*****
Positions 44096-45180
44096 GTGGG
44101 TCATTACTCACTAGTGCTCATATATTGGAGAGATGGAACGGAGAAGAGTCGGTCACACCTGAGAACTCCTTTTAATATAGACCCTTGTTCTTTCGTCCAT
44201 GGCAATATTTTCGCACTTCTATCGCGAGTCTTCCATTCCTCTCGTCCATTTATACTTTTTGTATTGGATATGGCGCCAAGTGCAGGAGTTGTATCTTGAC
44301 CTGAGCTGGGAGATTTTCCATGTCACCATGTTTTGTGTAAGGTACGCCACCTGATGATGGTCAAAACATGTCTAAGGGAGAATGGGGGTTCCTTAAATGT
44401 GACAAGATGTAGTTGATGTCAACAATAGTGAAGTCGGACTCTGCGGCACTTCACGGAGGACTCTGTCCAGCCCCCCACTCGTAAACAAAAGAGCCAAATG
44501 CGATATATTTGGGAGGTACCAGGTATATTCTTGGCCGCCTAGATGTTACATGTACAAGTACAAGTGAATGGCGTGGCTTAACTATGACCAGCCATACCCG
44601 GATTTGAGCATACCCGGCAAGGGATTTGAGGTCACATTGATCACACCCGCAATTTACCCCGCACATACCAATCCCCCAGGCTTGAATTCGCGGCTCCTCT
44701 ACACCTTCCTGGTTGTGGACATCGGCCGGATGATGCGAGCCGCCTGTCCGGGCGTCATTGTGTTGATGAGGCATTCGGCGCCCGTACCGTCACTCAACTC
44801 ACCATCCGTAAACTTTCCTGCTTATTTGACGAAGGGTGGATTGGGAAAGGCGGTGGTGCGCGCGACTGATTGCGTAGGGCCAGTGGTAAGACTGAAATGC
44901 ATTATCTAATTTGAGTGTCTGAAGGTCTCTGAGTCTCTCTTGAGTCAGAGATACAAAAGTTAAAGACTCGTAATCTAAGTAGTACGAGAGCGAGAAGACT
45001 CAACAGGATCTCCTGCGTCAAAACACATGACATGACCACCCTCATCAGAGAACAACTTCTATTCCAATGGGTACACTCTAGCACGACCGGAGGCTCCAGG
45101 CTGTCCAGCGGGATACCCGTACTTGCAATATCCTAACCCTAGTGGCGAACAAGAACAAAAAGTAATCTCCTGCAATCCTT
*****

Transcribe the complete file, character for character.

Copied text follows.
Positions 44096-45180
44096 GTGGG
44101 TCATTACTCACTAGTGCTCATATATTGGAGAGATGGAACGGAGAAGAGTCGGTCACACCTGAGAACTCCTTTTAATATAGACCCTTGTTCTTTCGTCCAT
44201 GGCAATATTTTCGCACTTCTATCGCGAGTCTTCCATTCCTCTCGTCCATTTATACTTTTTGTATTGGATATGGCGCCAAGTGCAGGAGTTGTATCTTGAC
44301 CTGAGCTGGGAGATTTTCCATGTCACCATGTTTTGTGTAAGGTACGCCACCTGATGATGGTCAAAACATGTCTAAGGGAGAATGGGGGTTCCTTAAATGT
44401 GACAAGATGTAGTTGATGTCAACAATAGTGAAGTCGGACTCTGCGGCACTTCACGGAGGACTCTGTCCAGCCCCCCACTCGTAAACAAAAGAGCCAAATG
44501 CGATATATTTGGGAGGTACCAGGTATATTCTTGGCCGCCTAGATGTTACATGTACAAGTACAAGTGAATGGCGTGGCTTAACTATGACCAGCCATACCCG
44601 GATTTGAGCATACCCGGCAAGGGATTTGAGGTCACATTGATCACACCCGCAATTTACCCCGCACATACCAATCCCCCAGGCTTGAATTCGCGGCTCCTCT
44701 ACACCTTCCTGGTTGTGGACATCGGCCGGATGATGCGAGCCGCCTGTCCGGGCGTCATTGTGTTGATGAGGCATTCGGCGCCCGTACCGTCACTCAACTC
44801 ACCATCCGTAAACTTTCCTGCTTATTTGACGAAGGGTGGATTGGGAAAGGCGGTGGTGCGCGCGACTGATTGCGTAGGGCCAGTGGTAAGACTGAAATGC
44901 ATTATCTAATTTGAGTGTCTGAAGGTCTCTGAGTCTCTCTTGAGTCAGAGATACAAAAGTTAAAGACTCGTAATCTAAGTAGTACGAGAGCGAGAAGACT
45001 CAACAGGATCTCCTGCGTCAAAACACATGACATGACCACCCTCATCAGAGAACAACTTCTATTCCAATGGGTACACTCTAGCACGACCGGAGGCTCCAGG
45101 CTGTCCAGCGGGATACCCGTACTTGCAATATCCTAACCCTAGTGGCGAACAAGAACAAAAAGTAATCTCCTGCAATCCTT